Embedded AI could increase global SME value by £500bn
According to the Bessemer Cloud Index, a benchmark that tracks the performance of emerging public companies, the current market cap is around $1.5 trillion. With this figure in mind, a mere 10% value addition from AI could inject $150 billion into SMEs across the globe. However, Lee Chin Jian, Vice President at DAI Magister believes the potential value-add of the business applications of embedded AI could be up to two to three times that amount, equating to around $500bn (£392bn).
Jian said: “Adapting generative AI for business use is a complex task that often requires the expertise of enterprise-grade tech companies. These companies possess the skills to integrate AI with existing systems, handle specialised data, and provide essential information and analysis.
“Virtually no major enterprise-grade software company has the necessary AI expertise to reconfigure its product suite. Instead, they resort to acquiring AI start-ups to bolster their capabilities and ensure a smooth integration of AI into their workflows and operations. This trend creates a compelling market opportunity for specialised enterprise AI businesses that offer solutions designed for seamless embedding within existing enterprise systems and across different business functions.
“The impact of AI goes beyond providing specialised solutions to established industries. It also leads to the emergence of “Embedded AI”, which refers to the seamless integration of AI-augmented services into end-customers’ everyday operations. This integration of AI into various aspects of daily business operations opens up significant possibilities for further growth. Based on the current value of the SME market, this growth figure could be $500bn, possibly even more.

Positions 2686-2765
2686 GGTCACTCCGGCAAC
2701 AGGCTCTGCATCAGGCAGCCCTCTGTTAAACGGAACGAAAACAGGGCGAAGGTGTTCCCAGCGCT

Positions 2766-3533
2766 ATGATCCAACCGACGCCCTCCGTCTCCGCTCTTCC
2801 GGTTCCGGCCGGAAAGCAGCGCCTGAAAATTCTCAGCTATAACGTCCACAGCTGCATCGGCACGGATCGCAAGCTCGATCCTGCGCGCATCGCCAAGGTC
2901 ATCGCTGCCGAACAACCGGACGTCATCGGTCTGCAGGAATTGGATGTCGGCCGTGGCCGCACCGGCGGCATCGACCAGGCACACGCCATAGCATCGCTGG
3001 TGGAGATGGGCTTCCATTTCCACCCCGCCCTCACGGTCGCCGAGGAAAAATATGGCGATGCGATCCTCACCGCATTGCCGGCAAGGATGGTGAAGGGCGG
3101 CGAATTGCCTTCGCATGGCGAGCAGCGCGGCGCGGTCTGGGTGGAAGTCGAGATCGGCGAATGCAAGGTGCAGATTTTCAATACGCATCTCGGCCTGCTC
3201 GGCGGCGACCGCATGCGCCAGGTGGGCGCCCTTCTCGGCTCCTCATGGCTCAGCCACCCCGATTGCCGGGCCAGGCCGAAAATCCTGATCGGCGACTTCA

“Embedding AI in legal and compliance operations will be particularly transformative for enterprises. As AI adoption grows, ensuring its reliable operation becomes critical, especially in sectors like financial services where accuracy is paramount. Discussions around monitoring AI will intensify, leading to increased investment and job creation for overseeing and regulating its use.
“In terms of regulatory compliance, AI keeps businesses up-to-date with changing laws, reducing legal risks, and protecting their reputation. Furthermore, AI’s predictive capabilities assess historical data, identify potential risks, and develop proactive risk mitigation strategies, helping businesses stay ahead in safeguarding against liabilities.
“AI co-pilots will also become an integral part of enterprises across diverse business functions, transforming how businesses operate and make decisions. For skilled workers, AI will be an invaluable assistant in navigating complex decision-making processes, providing valuable insights to tackle intricate and challenging tasks more effectively. Less-skilled workers will witness the automation of repetitive and mundane tasks, liberating their time and energy to focus on activities that bring greater value.”
Jian concluded: “Akin to the advent of outsourcing, the Internet, and the adoption of computers in the workplace, the transformational potential of AI represents a vast and growing opportunity and a ground-breaking leap into a future brimming with unprecedented possibilities for enterprises.”